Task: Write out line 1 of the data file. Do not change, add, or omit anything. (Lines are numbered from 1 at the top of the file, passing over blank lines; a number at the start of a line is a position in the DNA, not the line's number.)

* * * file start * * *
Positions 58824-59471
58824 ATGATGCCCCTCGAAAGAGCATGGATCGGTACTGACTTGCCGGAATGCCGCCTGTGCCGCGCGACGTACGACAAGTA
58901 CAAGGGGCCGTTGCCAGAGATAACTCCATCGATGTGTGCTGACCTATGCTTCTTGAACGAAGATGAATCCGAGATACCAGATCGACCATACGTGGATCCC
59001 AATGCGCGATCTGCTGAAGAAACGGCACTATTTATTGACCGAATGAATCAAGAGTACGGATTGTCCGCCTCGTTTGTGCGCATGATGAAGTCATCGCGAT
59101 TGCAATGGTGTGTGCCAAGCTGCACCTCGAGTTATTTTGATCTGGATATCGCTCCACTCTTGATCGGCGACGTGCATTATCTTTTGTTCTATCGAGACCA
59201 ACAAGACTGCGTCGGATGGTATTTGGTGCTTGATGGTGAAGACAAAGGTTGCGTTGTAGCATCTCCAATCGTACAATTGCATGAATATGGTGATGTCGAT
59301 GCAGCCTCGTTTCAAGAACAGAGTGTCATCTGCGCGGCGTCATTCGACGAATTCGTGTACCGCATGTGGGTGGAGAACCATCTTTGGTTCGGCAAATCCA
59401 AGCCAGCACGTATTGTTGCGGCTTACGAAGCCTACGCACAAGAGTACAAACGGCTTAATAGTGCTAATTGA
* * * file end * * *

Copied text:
Positions 58824-59471